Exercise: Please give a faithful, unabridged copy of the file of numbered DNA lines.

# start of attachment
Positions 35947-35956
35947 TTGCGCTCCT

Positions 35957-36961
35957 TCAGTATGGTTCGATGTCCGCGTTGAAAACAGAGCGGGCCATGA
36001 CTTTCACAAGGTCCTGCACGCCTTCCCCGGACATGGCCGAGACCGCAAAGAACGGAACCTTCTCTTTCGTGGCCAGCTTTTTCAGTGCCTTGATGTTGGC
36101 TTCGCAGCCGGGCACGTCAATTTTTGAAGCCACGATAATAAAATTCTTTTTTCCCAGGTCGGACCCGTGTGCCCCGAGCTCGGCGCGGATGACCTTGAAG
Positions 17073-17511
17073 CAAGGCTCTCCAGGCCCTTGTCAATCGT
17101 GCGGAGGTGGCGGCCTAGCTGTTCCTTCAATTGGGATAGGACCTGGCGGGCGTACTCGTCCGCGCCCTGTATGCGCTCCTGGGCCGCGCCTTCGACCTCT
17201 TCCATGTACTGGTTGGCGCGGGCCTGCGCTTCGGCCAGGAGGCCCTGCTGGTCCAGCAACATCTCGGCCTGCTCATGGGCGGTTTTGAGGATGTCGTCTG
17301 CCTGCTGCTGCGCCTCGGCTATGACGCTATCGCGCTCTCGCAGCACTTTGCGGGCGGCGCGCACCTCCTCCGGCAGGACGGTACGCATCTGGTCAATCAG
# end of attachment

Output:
Positions 35947-35956
35947 TTGCGCTCCT

Positions 35957-36961
35957 TCAGTATGGTTCGATGTCCGCGTTGAAAACAGAGCGGGCCATGA
36001 CTTTCACAAGGTCCTGCACGCCTTCCCCGGACATGGCCGAGACCGCAAAGAACGGAACCTTCTCTTTCGTGGCCAGCTTTTTCAGTGCCTTGATGTTGGC
36101 TTCGCAGCCGGGCACGTCAATTTTTGAAGCCACGATAATAAAATTCTTTTTTCCCAGGTCGGACCCGTGTGCCCCGAGCTCGGCGCGGATGACCTTGAAG
Positions 17073-17511
17073 CAAGGCTCTCCAGGCCCTTGTCAATCGT
17101 GCGGAGGTGGCGGCCTAGCTGTTCCTTCAATTGGGATAGGACCTGGCGGGCGTACTCGTCCGCGCCCTGTATGCGCTCCTGGGCCGCGCCTTCGACCTCT
17201 TCCATGTACTGGTTGGCGCGGGCCTGCGCTTCGGCCAGGAGGCCCTGCTGGTCCAGCAACATCTCGGCCTGCTCATGGGCGGTTTTGAGGATGTCGTCTG
17301 CCTGCTGCTGCGCCTCGGCTATGACGCTATCGCGCTCTCGCAGCACTTTGCGGGCGGCGCGCACCTCCTCCGGCAGGACGGTACGCATCTGGTCAATCAG